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“Wellness” versus “Science” and How I Feel About It


*This post was in partnership with JOHNSON’S® but all those words are my own.*

We live in a very tricky time for parenting (said every parent, ever). It’s no longer about getting sleep advice or no-fail recipes from the other parents at soccer games. It’s a daily blizzard of information, options, ideas, and products via the interweb, news, and social media. Some of the information and products are great and will hopefully lead to our kids being safer, healthier, happier, and perhaps more mentally sound than we are (ha, have you ever been on the internet?). But there is also this ambient fear-based pressure to have the best-of-the-organic-best for our kids, no matter what it costs! We are surrounded by expensive farm-raised doughnuts (with vegan sprinkles!), sugar-free, gluten-free hand sanitizers, and hydroponically farmed, vegan, non-gmo, vegetables . . . vegan vegetables! I’m joking, but it’s not always funny.

As a mom, I certainly want what is the healthiest and safest for my kids (and I know all of you who care for children do, too). Which is why it’s so easy to get wrapped up in this “high-end-organic everything-lifestyle” (keep reading for some of my own examples). And don’t get me wrong – Brian and I really try to reduce processed foods, we shop more from local farms and stores to support small businesses, and have reduced our non-local meat consumption by a lot because we don’t want to support the corporate meat industry. We are doing our best to be what in our opinion is “organic,” but this problem is way bigger than the obvious and I’m starting to get really bummed about the trend of marketing to women, specifically moms.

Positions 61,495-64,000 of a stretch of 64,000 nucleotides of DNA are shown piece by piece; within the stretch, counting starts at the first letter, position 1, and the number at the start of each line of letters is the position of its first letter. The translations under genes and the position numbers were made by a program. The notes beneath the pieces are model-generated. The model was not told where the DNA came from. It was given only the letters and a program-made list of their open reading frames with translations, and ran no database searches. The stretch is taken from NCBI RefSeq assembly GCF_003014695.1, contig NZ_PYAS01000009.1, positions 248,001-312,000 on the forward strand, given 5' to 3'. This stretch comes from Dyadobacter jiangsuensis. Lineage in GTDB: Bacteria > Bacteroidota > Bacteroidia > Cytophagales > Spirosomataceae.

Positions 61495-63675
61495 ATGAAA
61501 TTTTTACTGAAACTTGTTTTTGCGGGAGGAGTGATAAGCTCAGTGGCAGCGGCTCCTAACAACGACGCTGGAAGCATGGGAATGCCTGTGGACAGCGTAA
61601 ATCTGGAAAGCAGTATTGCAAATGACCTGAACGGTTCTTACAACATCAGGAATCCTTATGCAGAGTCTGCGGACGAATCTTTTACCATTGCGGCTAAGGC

When JOHNSON’S® reached out to partner on this post my immediate thought was, “Oh dear. Nope, nope, nope. I smell a backlash . . . besides, haven’t I read negative things about their products?” But I read the pitch, and their messaging was compelling and their story was refreshing. They didn’t ask me to tell you to use their product, but instead to help empower you to make your own decisions about what’s best for you and your baby, feel more confident in those decisions, and unveil a few truths and misconceptions out there about them. After days of research, and working through feelings of my own fear-based chem-phobia, I learned a lot and happily agreed to do this post. I also agreed because the broader topic is something that I’ve wanted to write about for some time.

Before you think I’ve drunk some sort of baby-wash-kool-aid, I haven’t. I would never, and will never, recommend anything to you (especially your babies) that is knowingly unsafe – which is the point.

Don’t worry, I read the news too, and I also heard about how there were consumer concerns about some of the ingredients in their American baby products. But as I did research (and read this super informative New York Times article about it) I learned a few things about what the drama was really about, and more importantly what they did about it.